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In the pursuit of excellent coffee, we should consider the finer details; such as the coffee filter.
The History of The Cotton Filter
The origins of the cotton filter date back more than 200 years, and although historians are uncertain of the specifics, it is believed that the very first coffee filter was a sock. People would quite simply fill a sock with coffee grounds and pour hot water through it. Today, the method is similar, though slightly more refined.
How a Cotton Filter Works
Modern-day cotton filters largely make use of the pour over method (although the coffee sock is still very much in use). Pour over coffee is a straightforward way to make smaller quantities of coffee and involves pouring simmering water over a bed of coffee grounds, which brews the coffee as the hot water passes through. This method is manual, allowing you maximum control over the process as you can ensure there is an even saturation and a controlled drip rate.
Cotton works especially well for this method. Since it is 90% cellulose, an odourless and tasteless compound that is insoluble in water, it will impart no flavour of its own to the coffee. The slightly more relaxed weaving also provides less resistance than paper filters, so the brewing time is quicker without compensating on the efficiency of the extraction.
If you are familiar with home brewing with metal filters and paper filters, you may be aware of what they each have to offer: a robustly flavoured, full-bodied coffee accompanied by sediment versus a bright, clean cup of coffee free of residue.
The cotton filter is delightfully situated between these two ends of the spectrum, producing a coffee with the perfect balance of mouthfeel and clarity. It is able to achieve these results as the weaving of the cloth is fine enough to expertly catch the micro-grounds during the brewing process while allowing enough of the aromatic oils from the coffee beans to pass through to enhance the flavour without obscuring the clarity resulting in a cup that is aromatic and bright with robust flavours and refined acidity.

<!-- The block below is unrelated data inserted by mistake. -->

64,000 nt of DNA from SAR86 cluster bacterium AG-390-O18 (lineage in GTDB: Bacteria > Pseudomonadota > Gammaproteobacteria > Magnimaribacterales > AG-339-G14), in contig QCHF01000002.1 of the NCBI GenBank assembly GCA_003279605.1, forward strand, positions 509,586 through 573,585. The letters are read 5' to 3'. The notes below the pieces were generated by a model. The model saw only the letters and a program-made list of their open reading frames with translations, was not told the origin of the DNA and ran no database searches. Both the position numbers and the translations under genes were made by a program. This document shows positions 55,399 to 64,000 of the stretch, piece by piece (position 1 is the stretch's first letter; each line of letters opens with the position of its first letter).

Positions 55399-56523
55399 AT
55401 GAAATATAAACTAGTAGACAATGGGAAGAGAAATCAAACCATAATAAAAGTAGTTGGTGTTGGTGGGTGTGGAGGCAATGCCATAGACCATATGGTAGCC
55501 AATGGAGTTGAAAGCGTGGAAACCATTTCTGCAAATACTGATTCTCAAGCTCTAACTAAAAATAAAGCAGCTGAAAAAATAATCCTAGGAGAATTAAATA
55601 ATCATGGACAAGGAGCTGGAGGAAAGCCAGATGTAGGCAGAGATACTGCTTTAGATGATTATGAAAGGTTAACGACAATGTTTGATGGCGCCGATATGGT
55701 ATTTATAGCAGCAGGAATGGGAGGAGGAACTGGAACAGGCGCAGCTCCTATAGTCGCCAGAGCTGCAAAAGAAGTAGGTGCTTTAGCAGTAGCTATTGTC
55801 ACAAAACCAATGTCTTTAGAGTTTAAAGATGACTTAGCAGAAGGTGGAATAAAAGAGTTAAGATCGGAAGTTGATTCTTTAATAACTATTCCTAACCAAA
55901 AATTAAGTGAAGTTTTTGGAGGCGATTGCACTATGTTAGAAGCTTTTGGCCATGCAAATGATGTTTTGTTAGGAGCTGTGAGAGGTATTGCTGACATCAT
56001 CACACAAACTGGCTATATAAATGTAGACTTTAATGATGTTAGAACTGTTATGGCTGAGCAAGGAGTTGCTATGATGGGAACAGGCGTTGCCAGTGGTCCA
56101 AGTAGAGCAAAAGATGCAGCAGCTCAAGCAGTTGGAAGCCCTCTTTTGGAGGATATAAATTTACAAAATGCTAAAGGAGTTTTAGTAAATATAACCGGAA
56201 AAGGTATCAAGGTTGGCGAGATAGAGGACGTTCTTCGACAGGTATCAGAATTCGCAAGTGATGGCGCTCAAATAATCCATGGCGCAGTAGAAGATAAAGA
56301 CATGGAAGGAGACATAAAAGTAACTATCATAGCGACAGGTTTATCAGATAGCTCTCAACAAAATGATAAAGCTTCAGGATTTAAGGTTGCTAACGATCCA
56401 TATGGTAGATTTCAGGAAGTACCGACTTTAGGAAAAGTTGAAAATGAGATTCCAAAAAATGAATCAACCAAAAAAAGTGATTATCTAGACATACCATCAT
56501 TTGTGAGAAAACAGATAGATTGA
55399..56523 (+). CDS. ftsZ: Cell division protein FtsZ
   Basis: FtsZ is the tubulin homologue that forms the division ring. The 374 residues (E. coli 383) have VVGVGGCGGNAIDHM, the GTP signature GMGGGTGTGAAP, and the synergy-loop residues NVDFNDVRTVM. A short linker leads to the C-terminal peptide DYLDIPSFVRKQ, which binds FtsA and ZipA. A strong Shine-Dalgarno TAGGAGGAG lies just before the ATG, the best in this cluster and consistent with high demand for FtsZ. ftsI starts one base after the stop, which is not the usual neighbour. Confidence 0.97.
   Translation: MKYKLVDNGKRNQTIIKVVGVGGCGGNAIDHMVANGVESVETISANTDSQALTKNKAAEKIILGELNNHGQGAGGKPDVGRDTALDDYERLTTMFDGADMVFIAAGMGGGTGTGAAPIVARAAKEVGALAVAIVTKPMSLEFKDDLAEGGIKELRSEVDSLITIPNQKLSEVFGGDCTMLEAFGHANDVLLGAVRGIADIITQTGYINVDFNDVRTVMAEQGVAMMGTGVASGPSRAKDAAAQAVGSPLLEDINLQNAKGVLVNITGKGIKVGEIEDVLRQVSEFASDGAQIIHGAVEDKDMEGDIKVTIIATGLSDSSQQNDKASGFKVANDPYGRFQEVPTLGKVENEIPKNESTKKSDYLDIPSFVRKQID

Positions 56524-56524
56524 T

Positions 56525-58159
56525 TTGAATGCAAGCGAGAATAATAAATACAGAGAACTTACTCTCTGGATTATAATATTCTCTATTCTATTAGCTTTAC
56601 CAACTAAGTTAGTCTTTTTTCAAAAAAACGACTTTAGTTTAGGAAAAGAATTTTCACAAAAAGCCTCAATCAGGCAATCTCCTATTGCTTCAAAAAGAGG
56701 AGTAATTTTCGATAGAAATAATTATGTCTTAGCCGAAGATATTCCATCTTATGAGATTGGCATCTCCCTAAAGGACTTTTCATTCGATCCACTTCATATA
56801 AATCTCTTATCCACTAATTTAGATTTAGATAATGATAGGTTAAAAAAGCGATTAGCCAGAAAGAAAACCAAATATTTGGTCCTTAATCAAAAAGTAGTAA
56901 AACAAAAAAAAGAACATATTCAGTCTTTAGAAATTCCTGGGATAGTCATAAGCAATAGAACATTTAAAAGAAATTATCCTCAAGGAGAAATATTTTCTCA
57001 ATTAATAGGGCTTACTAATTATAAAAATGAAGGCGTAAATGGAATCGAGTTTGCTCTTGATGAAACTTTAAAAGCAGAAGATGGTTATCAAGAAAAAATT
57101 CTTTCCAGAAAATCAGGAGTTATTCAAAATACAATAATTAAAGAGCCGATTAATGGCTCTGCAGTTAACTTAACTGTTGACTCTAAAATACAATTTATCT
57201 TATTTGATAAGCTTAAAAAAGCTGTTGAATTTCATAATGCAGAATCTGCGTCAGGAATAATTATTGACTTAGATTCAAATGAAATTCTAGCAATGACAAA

Though it may not last forever, cotton filters are reusable and will thus have a minimal impact on the environment. They are also flexible, meaning you can use the same cotton filter in different sized brewers without having to purchase a separate filter. When the time for a replacement does eventually come, you can always compost the cotton portion of your used filter.
While a cotton filter is very easy to work with, some may find it difficult to keep clean. It is important to maintain the filter by thoroughly washing it between brews and allowing it to fully dry to avoid the fabric retaining any residual flavour. With this in mind, if you are willing to devote time to maintaining your cotton filter, you will be repaid with coffee that has a deliciously smooth body and much more lively and vibrant flavours.
Should You Use a Cotton Filter?
The cotton filter is a superb choice for anyone who enjoys the meditative act of making coffee. It is both effective at the very thing it promises, filtering grounds from coffee, while still allowing the natural essence of the coffee to shine through.
How to Use a Cotton Filter:
Step 1: Bring at least 400ml of water to a boil (~95°C).
Step 2: Grind your coffee beans to a coarse grind, similar to the size of peppercorns.
Step 3: Pour hot water in your cotton filter till it is completely wet and then pour out the excess water.
Step 4: Add the ground coffee (we recommend 12g per cup) to your filter and gently tap it to level the coffee.
Step 5: Begin pouring water slowly over the coffee, starting at the centre and moving in a steady spiral towards the outer edge of the grounds.
Step 6: Once all the coffee is properly saturated and the water has dripped through, repeat this step an additional two times, or until you have 180ml of coffee.
Step 7: Remove the filter and remember to thoroughly wash your cotton filter!
Step 8: Enjoy a great cup of coffee.
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